Consider your current sales culture and the following points when evaluating and designing a compensation plan.
1. Understand the factors that define culture in your organization. What are the assumptions that surround decision making? Are these flexible or hard-lined? Identify the sacred cows in your organization, and gauge whether they are healthy or not. If your sacred cows are unhealthy, what are the gradual steps that can be taken to remove the sacristy and shift toward beneficial cultural elements?
2. Acknowledge how well your organization adapts to change. Whether change is a welcome part of your business or is avoided at all costs, few organizations can survive without some degree of evolution. Understanding your organization’s tolerance for change will suggest ways to manage necessary changes in compensation that may affect the entire business.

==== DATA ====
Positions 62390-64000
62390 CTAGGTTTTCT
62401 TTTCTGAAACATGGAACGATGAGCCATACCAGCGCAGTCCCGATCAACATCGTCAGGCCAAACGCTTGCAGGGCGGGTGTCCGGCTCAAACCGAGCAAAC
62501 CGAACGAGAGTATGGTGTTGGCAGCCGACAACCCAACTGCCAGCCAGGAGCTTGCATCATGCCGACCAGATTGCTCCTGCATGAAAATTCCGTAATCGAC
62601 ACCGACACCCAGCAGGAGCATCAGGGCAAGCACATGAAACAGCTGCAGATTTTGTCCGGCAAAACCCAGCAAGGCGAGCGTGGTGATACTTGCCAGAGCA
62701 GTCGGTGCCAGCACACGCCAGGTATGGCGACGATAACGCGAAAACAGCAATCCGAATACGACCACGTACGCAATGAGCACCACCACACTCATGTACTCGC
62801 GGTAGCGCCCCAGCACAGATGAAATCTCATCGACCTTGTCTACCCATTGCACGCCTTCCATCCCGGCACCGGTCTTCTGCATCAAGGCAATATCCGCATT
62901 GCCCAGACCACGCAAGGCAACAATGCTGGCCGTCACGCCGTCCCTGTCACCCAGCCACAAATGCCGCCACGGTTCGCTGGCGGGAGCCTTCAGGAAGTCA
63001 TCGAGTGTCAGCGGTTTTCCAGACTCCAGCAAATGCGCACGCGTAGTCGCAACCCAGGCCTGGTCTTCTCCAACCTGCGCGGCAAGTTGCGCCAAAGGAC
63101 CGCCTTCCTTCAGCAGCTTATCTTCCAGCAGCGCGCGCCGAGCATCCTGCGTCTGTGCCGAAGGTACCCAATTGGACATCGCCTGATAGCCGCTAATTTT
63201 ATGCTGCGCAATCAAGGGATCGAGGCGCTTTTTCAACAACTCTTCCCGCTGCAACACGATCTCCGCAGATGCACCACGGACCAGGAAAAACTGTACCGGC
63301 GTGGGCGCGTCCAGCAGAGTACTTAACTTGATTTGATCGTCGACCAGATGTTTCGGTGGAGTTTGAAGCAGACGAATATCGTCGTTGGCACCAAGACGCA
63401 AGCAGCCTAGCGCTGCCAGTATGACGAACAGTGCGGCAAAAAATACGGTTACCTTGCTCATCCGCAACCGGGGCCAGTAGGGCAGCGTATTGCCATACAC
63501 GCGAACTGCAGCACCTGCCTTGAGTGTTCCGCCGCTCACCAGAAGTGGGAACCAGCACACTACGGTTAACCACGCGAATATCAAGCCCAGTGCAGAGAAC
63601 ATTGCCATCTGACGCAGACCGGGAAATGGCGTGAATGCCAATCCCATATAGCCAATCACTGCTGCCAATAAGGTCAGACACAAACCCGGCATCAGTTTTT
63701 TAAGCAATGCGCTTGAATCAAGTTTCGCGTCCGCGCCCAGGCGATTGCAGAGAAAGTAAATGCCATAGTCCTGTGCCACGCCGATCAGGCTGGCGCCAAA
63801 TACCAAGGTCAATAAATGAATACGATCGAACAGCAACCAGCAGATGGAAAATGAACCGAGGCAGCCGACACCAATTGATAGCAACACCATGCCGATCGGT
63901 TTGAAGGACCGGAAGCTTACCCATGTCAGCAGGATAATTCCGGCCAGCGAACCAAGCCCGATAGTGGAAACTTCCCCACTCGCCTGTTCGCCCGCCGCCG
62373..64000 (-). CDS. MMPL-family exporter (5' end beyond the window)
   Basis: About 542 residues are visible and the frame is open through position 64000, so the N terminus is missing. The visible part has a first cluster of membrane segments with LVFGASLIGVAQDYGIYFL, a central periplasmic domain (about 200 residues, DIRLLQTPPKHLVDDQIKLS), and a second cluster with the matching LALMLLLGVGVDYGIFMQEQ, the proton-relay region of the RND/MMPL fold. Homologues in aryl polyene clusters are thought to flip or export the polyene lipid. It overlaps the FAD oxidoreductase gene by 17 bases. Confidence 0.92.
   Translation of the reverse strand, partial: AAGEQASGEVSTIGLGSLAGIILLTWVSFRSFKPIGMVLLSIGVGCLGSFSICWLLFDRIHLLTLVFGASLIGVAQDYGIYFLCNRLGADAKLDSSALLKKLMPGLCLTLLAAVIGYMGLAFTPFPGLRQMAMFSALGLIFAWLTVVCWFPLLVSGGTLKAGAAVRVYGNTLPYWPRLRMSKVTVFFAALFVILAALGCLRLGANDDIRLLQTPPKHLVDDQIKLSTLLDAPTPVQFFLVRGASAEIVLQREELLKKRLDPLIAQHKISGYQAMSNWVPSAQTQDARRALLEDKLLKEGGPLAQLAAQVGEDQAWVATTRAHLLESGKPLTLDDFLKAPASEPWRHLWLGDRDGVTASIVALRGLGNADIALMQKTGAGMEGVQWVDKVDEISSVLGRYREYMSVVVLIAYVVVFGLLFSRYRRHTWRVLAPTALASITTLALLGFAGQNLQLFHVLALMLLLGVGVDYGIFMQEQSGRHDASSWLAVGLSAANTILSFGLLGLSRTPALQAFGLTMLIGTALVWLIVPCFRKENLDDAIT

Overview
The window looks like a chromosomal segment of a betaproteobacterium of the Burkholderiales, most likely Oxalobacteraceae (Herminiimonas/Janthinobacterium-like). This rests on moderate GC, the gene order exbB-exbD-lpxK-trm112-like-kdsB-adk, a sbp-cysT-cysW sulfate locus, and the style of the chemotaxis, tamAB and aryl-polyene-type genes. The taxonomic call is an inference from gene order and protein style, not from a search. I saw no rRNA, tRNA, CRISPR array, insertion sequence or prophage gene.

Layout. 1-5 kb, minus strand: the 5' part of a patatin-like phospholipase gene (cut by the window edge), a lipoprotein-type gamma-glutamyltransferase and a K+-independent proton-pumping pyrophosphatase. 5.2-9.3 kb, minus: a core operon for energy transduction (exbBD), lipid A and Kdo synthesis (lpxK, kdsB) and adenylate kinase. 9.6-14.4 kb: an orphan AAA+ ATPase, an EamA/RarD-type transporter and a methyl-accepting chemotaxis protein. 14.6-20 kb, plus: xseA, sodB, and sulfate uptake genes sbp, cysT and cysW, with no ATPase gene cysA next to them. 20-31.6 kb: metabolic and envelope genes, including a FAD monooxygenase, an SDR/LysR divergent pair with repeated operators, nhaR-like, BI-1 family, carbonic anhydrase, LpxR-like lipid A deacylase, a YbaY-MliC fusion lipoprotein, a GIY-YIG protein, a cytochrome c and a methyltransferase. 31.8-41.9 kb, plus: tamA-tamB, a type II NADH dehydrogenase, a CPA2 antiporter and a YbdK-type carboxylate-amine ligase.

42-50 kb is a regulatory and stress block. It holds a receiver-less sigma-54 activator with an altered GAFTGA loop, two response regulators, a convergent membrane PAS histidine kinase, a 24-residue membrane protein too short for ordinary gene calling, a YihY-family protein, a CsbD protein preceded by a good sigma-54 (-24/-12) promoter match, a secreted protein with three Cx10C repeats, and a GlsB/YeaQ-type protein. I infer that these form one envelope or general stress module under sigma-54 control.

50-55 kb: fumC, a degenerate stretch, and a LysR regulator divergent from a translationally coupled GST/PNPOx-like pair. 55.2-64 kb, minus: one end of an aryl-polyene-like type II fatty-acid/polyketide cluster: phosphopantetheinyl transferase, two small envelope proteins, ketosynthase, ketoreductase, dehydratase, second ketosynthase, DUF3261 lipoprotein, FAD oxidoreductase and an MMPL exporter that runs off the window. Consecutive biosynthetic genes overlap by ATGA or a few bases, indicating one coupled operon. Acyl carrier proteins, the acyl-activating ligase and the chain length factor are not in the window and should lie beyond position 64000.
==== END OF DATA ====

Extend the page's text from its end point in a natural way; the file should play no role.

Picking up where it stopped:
3. Align the goals of the sales compensation plan with the goals of finance. When properly aligned, both sales and finance are happy, even within a dysfunctional culture.
4. Healthy cultures enjoy transparency. Crystal-clear financial objectives help to create simple compensation mechanics that motivate the sales people in the right direction. Visibility across the many functions that are involved in sales compensation limits the confusion that can muddy the waters.
5. Make your culture a competitive advantage. What does your ideal culture look like? Add procedures and processes where chaos rules and release the grip of authority where decisions can be made lower down the ladder.
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